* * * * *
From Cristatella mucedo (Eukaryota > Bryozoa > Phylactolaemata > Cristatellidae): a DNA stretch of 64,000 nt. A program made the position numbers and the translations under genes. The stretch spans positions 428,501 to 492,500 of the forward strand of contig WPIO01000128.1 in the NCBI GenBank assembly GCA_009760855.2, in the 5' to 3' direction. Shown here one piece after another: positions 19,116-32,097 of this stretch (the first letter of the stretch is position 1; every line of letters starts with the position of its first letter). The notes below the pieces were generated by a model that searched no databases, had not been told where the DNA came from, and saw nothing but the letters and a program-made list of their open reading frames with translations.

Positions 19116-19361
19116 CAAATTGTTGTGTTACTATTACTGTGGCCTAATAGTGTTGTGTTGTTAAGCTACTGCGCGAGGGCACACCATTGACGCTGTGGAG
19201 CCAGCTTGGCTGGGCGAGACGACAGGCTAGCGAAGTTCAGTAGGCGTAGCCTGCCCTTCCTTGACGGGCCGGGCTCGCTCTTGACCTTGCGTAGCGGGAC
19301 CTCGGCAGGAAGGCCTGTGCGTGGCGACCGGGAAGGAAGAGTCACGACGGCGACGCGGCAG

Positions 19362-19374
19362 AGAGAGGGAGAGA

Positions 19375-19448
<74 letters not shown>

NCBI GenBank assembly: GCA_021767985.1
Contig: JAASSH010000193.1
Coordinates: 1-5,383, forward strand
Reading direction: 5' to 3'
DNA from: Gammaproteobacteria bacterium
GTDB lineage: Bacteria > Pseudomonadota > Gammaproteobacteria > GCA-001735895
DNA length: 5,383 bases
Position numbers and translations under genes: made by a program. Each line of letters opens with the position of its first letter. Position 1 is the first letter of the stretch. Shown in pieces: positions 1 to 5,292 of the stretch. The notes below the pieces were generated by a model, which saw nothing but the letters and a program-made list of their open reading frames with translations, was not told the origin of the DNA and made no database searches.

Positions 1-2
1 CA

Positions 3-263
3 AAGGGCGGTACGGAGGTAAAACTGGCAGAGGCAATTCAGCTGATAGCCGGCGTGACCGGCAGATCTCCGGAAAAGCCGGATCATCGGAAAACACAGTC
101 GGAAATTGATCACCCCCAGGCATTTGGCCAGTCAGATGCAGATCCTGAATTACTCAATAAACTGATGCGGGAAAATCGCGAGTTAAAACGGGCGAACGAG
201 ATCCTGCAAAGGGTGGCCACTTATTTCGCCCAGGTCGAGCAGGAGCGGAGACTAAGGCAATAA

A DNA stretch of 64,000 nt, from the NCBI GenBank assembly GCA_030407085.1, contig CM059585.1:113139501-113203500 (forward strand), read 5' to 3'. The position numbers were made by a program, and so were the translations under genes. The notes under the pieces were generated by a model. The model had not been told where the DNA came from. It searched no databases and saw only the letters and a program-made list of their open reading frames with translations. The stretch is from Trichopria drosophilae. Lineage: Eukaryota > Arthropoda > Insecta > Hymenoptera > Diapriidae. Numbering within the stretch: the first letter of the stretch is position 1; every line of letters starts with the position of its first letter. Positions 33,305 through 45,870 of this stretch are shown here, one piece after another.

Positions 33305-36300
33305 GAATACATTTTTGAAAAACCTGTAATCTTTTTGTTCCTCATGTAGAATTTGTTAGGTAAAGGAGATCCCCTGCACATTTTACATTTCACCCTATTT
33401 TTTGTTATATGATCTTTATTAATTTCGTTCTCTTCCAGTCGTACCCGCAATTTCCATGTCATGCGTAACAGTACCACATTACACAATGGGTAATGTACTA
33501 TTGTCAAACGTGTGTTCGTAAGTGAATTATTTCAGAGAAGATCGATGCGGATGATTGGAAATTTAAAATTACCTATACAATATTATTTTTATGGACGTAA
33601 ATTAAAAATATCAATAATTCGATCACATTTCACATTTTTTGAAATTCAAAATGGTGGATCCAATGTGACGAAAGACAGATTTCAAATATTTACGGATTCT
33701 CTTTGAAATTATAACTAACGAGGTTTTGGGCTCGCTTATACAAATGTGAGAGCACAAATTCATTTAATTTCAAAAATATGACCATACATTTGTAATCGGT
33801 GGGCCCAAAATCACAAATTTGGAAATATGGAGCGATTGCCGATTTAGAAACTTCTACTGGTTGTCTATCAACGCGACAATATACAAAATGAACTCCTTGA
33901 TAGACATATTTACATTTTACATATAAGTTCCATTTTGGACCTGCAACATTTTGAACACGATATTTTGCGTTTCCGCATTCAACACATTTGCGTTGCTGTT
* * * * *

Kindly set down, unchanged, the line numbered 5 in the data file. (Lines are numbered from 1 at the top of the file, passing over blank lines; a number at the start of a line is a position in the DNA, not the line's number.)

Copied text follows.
19301 CTCGGCAGGAAGGCCTGTGCGTGGCGACCGGGAAGGAAGAGTCACGACGGCGACGCGGCAG